They were actually undefeated, the only such team in the nation, and had beaten a very strong Alabama team. Texas played the Fiesta Bowl knowing that the MNC was beyond our reach.
Something else happened with the AP poll. The BCS CG was played several days after the other bowls, and the constant media focus and promotion of the game made everybody forget whatever warts either of the teams might have.
By game start, all controversy over the entrants was squashed. This was the winner-take-all championship game.
That will happen again this year, as the media gets more excited about a Texas-Alabama match. In short, despite what Patterson says to motivate his team, the AP poll is not going to help out.
4. Does TCU deserve to be rated higher than Texas? I say, “No.” TCU is very talented, but Texas is more so, as measured by All-Americans and draft projections. Every computer rating that accounts for Margin of Victory has Texas rated stronger, and most that don’t count MOV do as well.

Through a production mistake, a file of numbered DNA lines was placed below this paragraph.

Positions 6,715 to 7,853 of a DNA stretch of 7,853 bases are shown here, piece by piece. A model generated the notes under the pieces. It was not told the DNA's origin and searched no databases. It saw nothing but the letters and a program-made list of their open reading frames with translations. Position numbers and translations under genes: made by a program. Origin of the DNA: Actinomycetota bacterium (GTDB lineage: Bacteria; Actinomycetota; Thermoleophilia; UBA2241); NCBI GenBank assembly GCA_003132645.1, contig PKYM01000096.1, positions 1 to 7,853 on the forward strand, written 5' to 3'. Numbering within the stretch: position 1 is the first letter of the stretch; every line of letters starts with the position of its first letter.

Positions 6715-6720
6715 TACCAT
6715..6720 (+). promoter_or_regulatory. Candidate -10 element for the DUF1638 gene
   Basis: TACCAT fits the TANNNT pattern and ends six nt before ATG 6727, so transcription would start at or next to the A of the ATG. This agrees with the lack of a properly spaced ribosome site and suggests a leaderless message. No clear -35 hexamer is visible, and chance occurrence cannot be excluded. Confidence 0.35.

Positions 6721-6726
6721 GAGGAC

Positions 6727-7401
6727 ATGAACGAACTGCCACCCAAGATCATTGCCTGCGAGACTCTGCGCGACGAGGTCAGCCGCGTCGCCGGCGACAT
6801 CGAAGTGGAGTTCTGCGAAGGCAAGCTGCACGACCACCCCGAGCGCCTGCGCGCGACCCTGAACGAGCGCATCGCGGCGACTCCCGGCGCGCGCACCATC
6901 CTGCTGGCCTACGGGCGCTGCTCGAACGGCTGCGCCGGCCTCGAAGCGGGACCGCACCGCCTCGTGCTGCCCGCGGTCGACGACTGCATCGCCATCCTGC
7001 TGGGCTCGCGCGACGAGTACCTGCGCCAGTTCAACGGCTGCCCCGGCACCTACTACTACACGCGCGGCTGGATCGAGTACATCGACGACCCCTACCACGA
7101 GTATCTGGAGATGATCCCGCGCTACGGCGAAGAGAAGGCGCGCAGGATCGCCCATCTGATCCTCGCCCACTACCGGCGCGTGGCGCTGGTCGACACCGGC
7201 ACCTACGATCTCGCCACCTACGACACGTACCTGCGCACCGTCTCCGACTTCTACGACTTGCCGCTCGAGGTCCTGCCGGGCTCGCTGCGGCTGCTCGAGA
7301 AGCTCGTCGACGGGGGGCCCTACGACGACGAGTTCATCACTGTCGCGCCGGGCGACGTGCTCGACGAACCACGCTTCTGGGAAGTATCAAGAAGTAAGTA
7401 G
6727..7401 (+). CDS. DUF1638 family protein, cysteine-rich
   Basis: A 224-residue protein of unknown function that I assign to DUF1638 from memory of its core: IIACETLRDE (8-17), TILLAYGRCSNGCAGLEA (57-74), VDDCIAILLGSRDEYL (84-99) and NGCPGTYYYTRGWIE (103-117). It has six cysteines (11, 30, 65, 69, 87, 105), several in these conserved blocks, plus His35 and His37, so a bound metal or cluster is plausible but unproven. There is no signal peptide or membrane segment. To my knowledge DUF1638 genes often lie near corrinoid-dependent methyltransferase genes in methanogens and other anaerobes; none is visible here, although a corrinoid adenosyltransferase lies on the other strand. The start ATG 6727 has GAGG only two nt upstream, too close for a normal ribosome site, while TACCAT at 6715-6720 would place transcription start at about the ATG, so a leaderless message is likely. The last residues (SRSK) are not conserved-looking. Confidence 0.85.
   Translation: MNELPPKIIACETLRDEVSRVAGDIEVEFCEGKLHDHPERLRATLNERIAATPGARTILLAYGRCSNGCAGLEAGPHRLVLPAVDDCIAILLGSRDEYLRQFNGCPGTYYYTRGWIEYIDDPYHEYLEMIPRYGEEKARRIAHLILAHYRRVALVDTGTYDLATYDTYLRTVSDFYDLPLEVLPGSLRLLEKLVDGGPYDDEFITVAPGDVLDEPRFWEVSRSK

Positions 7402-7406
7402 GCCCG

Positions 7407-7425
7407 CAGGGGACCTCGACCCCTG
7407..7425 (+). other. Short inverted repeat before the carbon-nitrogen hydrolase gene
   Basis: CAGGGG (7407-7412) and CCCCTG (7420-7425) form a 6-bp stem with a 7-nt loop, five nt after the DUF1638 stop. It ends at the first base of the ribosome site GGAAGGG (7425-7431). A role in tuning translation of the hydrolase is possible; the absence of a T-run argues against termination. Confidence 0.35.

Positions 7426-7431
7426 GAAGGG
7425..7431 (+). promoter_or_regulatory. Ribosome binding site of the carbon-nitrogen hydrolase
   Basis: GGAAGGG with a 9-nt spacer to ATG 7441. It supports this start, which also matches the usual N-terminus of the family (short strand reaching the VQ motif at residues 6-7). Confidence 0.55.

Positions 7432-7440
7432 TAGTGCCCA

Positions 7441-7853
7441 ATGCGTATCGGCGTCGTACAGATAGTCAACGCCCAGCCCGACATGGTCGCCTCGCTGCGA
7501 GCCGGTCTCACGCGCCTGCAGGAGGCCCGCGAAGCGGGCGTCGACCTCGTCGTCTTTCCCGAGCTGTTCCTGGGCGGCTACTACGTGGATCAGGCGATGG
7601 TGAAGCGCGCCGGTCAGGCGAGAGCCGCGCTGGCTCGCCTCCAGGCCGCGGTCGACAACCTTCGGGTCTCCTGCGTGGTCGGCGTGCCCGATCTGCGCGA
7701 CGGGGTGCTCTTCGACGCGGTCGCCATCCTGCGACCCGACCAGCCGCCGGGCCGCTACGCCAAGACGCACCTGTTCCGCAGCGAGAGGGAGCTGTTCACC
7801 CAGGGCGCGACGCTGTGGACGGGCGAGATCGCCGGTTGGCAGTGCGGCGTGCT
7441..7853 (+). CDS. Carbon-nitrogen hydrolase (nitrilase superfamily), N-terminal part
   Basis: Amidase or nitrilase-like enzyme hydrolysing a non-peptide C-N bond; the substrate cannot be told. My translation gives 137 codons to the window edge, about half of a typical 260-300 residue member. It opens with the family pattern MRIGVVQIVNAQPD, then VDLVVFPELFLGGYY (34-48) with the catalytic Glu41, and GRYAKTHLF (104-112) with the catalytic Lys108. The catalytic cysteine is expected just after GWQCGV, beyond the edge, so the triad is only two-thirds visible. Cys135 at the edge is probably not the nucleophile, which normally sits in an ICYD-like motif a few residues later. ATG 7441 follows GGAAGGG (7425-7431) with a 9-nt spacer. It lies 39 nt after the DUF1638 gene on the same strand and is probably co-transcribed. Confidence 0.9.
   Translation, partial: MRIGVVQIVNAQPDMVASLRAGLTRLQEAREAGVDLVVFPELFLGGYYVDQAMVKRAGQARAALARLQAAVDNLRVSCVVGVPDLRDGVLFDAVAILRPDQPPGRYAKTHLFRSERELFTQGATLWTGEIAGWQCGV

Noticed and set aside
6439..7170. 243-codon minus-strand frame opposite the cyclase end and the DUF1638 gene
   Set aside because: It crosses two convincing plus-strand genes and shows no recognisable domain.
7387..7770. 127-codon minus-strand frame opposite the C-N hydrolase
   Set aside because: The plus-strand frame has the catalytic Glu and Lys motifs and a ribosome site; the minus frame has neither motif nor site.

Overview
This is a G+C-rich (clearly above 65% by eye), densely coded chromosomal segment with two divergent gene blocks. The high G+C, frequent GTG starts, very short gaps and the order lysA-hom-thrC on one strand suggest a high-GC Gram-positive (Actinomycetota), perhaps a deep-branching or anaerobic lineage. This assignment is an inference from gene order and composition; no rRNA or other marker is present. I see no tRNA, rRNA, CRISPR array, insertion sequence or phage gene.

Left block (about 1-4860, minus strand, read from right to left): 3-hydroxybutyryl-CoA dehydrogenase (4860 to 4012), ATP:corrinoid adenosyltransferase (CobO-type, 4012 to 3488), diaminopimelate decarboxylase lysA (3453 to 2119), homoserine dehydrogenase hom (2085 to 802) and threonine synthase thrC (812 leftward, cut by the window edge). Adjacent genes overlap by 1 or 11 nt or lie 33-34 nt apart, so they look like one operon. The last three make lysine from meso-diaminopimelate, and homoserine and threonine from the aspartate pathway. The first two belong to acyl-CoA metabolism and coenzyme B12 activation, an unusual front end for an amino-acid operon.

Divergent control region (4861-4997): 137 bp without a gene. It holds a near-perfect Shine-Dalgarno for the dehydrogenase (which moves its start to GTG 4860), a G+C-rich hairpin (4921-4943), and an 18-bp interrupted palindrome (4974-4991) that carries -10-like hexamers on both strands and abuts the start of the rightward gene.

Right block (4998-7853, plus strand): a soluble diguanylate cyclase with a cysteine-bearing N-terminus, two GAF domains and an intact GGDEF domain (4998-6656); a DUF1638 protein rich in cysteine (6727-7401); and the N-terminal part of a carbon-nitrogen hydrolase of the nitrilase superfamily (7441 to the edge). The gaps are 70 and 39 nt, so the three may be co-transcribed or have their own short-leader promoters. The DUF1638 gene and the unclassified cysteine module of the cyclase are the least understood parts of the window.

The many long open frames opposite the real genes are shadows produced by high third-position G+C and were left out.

Mid-season, you heard much from TCU about them having a comparable strength-of-schedule to Texas. No more. By every measure, accounting for the full season, Texas has played a significantly tougher schedule than TCU.
Per Sagarin’s “Predictor” model, TCU’s top 4 opponents were #16 Clemson, #31, BYU, #42 Utah, and #46 USAFA. Texas’ top 4 opponents were #5 OU, #9 NU, #18 TT, and #29 OSU. Texas also had to play #40 Mizzou, and # 52 TAMU.
In other words, Texas played two foes tougher than TCU’s toughest, and four others that approximate TCU’s best four opponents. And Texas played no D-1AA teams.
TCU has played a few very good teams. They have not played against the award candidates Texas has (Gerald McCoy, Suh, Briscoe, etc.).